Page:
Eki says  STORY trumps STYLE.  The Mueller Report is probably the best and most documented book written about Trump and his gang of mini-mobsters (full disclosure: I haven't read the report).  It’s chockablock with info taken 'under oath': for instance, White House aides and his first campaign manager ignored T's orders to get rid of the Special Council. His former Secretary of the Treasury swiped a letter off T's desk that would have ditched an important trade agreement. If he didn’t conspire with the Russians, he and his gang had a lot of contacts with them. And got useful information. He comes across as so half-assed you want to laugh - a fake president governing the US. One Washington Post article about the Mueller’s investigation ends with 'too stupid to conspire, too incompetent to obstruct, too dumb to govern'. FORREST GRUMP in the White House? Or a dictator-in-waiting?

Source: Washington Post

Next week: #DerangedDonald goes VIRAL

Note: Oh, don't even get me started ;-) Pretty soon after the elections, I made bets with Maggy that T will A) be out of the White House before the end of his first term and B) face criminal charges. The jury is still out (or, not YET out?), and we will see who wins. Meanwhile here in Finland, our own lite version of Trumpian administration got voted out, and it looks like we will have a Social Democratic Party -led government, with minister seats from the Green Party and the Left Alliance. To get a majority of parliament seats behind the new government they, unfortunately, had to include the last PM party, the centrists. Fingers crossed for successful negotiations, and for the less business-mad factors of the centrist party getting the seats in the new government. There's a lot of damage that needs to be undone.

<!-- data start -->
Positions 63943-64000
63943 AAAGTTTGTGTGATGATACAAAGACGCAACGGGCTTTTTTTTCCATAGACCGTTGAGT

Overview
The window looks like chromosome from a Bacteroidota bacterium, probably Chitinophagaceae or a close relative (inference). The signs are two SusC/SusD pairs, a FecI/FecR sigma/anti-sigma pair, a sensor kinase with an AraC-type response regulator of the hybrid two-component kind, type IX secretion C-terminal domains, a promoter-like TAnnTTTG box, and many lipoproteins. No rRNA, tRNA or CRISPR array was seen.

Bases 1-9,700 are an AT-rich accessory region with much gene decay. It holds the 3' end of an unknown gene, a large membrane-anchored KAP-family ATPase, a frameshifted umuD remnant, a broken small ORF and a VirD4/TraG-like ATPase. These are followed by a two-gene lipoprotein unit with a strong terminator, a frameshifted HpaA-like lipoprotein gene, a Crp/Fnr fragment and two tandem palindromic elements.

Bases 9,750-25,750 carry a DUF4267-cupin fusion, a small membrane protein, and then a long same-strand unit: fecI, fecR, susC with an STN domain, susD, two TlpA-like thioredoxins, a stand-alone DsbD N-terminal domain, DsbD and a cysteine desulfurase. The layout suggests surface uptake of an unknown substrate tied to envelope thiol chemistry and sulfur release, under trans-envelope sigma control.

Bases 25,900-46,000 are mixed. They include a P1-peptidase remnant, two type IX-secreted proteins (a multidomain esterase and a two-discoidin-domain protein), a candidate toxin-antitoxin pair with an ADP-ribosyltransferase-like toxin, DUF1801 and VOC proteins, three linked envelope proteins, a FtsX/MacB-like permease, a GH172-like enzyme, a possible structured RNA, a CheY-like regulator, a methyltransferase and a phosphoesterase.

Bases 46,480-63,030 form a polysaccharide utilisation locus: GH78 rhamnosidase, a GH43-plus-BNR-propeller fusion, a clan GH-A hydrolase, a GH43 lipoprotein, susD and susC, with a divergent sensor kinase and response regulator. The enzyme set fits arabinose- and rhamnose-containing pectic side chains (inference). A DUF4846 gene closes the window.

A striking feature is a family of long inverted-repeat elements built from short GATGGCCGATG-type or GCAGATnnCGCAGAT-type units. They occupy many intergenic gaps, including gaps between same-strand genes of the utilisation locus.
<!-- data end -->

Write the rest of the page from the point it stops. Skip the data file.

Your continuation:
PS: Maggy told me CNN had a piece about the Finnish schools teaching fake news awareness - found it. So, everyone, be like the Finnish kids - and remember to fact check your sources!!



Tuesday, 23 April 2019


TRUMP is brilliant at buzz words that stick.  Think: FAKE NEWS.  He made it famous. But FN has been around forever. And the movies have made fun of it. In the movie Too Hot to Handle (1934 Clark Gable, Myrna Loy) Gable plays a news photographer. His editor sends him to China to get a fighter plane in action and other boom-boom footage. When there isn't any Gable tries to stage a bombing. He uses a model airplane and a kid who is supposed to be in the attack. The kid won't cooperate and the toy plane fizzles out. Wag the Dog (1999  Dustin Hoffman and Al Pacino) is a black comedy on the same subject.

But Trump is in a league of his own, with help from FOX NEWS (2,800,000  viewers – October 2018). FN is  T's propaganda machine. And some people say the network runs the White House.  A bunch of right-wing sites like BREITBART are also on board. They tout that that legitimate newspapers (i.e. the Washington Post, the New York Times)  are publishing Fake News. Mistakes happen, but fact-checkers and readers usually call them out.  On the net, it's a free-for-all.